Friday, 01 December 2017 16:15

Q&A: Pierre van der Westhuizen Director, Irving S. Gilmore International Keyboard Festival

Written by  Samara Napolitan
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Pierre van der Westhuizen Pierre van der Westhuizen COURTESY PHOTO

Last month, the Irving S. Gilmore International Keyboard Festival named Pierre van der Westhuizen as its next director. The South African pianist and arts administrator will take the helm this January following the retirement of Daniel Gustin, the current director of 18 years. Widely credited with boosting the visibility of the prestigious Cleveland International Piano Competition, van der Westhuizen brings impressive administrative chops to The Gilmore — as well as the perspective of a renowned musician and passionate educator.

Van der Westhuizen kindly took some time away from house-hunting with his family to chat about how his new role will bring his creative aspirations to a full circle.

What do you love the most about the piano?
I love the fact that the piano can connect to anybody no matter their education, background or socioeconomic status. Anyone can walk up to a piano and produce a sound. The piano also can open up the sound of an entire orchestra. It’s a world within itself.

What are some experiences that stand out to you as formative to your career?
My interest in being more than a pianist started as undergrad student. I co-wrote and co-produced a musical with some other students, and then convinced the administration to put it on for us. Skipping forward, when my wife and I were finishing our doctorates in Cincinnati, we got our first jobs at Heidelberg University. There, we were launched into an effort to grow the piano department and we started a small keyboard festival with one or two concerts that grew into many events. I knew I had a passion for festivals when I started to enjoy those activities more than my faculty meetings (laughter).

What part of your work as executive director of the Cleveland International Piano Competition are you most proud of?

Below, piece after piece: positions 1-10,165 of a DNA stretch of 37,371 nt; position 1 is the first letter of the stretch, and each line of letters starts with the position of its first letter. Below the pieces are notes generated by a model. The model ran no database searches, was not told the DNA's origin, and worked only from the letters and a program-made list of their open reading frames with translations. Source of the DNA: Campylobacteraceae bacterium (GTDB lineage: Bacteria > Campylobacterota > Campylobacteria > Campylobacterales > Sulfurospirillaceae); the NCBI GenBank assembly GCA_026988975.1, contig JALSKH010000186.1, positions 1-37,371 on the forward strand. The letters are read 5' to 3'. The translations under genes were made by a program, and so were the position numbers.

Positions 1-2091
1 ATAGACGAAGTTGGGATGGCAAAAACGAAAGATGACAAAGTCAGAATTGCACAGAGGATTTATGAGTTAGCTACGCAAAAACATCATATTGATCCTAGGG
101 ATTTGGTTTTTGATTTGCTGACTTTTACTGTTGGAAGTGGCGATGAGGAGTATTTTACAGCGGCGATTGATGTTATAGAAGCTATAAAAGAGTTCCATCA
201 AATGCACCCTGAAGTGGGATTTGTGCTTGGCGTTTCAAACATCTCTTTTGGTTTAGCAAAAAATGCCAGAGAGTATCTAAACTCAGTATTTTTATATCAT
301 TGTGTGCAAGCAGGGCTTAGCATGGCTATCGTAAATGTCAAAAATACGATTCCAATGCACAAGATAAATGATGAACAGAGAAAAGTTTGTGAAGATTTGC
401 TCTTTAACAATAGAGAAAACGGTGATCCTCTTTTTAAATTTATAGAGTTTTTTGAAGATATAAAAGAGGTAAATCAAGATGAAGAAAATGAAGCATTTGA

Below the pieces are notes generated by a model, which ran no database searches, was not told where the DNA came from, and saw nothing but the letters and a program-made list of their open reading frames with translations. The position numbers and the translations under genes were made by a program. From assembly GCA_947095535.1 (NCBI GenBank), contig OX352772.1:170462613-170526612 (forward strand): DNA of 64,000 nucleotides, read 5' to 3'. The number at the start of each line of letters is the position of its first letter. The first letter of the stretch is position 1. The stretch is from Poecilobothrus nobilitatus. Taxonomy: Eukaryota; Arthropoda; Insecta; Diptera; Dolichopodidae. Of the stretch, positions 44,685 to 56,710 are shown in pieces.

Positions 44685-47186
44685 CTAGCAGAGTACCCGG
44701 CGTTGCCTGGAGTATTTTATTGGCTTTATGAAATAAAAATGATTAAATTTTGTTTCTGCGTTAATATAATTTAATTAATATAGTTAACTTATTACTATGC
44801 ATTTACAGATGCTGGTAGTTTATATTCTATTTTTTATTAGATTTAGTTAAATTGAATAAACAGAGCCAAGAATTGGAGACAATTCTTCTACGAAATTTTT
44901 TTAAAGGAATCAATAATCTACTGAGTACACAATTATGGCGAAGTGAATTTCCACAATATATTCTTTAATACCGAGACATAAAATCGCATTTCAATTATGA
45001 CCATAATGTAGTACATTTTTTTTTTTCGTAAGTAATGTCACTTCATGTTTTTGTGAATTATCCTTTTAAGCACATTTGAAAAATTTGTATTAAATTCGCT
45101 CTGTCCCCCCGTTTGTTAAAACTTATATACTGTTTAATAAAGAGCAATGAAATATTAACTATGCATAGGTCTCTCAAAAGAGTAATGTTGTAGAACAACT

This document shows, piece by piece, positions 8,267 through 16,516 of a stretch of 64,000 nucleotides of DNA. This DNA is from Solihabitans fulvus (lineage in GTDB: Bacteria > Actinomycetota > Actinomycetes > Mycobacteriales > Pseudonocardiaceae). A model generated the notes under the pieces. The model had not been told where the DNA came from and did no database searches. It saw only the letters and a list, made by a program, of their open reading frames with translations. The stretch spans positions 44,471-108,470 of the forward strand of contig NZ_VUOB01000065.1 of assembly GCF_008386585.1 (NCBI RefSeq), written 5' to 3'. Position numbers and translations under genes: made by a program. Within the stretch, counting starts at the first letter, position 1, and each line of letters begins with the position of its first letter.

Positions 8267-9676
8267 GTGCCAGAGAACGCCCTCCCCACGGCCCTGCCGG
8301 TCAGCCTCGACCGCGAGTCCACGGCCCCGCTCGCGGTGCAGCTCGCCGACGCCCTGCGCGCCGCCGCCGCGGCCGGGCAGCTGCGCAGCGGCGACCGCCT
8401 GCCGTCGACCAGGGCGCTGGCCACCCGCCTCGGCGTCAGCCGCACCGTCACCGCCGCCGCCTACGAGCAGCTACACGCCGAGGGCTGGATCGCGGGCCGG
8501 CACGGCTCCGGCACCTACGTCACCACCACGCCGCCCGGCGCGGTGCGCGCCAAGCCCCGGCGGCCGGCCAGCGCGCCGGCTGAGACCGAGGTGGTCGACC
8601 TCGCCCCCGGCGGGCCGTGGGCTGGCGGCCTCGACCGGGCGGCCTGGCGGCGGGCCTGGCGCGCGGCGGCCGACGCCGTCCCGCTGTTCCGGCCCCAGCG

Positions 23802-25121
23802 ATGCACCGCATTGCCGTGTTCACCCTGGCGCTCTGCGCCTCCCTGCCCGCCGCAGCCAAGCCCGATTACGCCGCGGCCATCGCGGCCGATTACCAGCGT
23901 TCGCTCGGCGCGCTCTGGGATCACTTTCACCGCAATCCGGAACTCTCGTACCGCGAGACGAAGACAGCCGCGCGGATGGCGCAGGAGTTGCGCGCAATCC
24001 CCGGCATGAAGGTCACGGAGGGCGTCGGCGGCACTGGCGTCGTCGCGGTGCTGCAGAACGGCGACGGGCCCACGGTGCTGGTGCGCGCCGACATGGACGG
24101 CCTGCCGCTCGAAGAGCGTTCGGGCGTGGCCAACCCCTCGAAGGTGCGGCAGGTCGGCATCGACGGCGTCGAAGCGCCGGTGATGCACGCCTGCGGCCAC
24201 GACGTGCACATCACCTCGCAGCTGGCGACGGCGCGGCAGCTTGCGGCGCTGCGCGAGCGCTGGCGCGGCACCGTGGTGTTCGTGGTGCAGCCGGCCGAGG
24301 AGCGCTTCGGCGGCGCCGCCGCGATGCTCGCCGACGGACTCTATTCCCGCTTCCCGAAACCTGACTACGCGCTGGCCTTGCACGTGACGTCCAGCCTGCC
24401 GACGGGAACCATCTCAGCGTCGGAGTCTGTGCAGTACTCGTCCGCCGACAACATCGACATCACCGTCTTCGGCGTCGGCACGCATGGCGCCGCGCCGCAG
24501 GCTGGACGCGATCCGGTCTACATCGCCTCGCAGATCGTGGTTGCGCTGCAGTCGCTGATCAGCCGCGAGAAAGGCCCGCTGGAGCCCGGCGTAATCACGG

When I took the position of director designate in 2011, I quickly realized the competition itself could be a really serious enterprise, and really stressful for young competitors. I wanted to create something that made them feel like they were a part of something larger … to celebrate the things they had in common rather than their differences. In 2012, I visited The Gilmore as an audience member and fell in love with the many ways they celebrated the piano. For the 2013 competition, I decided to invite some guest performers and lecturers, and screen some films. The community responded so well, and I’m very proud of the fact that I was able to start a similar program there.

It sounds like you were inspired by The Gilmore in a way?
Yes, very much so. I’d known about The Gilmore for a long time due to its fame in the piano world. One of my board members in Cleveland encouraged me to attend in 2012. I went and was in awe at how the community embraced The Gilmore. As a pianist, it was so exciting to see so many people coming out to be part of an event centered around the instrument.

What is one of the first things you plan to do in your new role?
I believe that in order to be the most successful as a leader, you need to be able to listen. I plan on spending a lot of time meeting people and hearing what the community has to say. I do have a lot of ideas about how we can implement technology to connect what The Gilmore does to the world at large. I also want to bring technology onto the concert stage. I’ve seen some amazing new advances and unique trends in Chicago and New York that I’d love to bring to Kalamazoo. It’s a joy knowing this is the type of organization that will allow me to really get creative.

If you don’t mind giving them away, what are some of your ideas?
What I’d like to achieve is a multi-sensory, immersive festival so that The Gilmore and Kalamazoo become a cultural destination. I want to see how we can connect what we do musically to the craft beer industry, the growing food scene, the visual arts and dance that is happening in town. And then, for me as an educator, I’d love to create a ‘Gilmore Academy’ where we could bring in young people for an intensive seminar. There are similar programs going on at the Aspen and Tanglewood music festivals. So, something to that effect where we can be an incubator for the next generation.

Any closing thoughts?
My family and I are incredibly excited to be coming to Kalamazoo. We’ve already met so many warm and welcoming people. We look forward to taking our place as contributing citizens.

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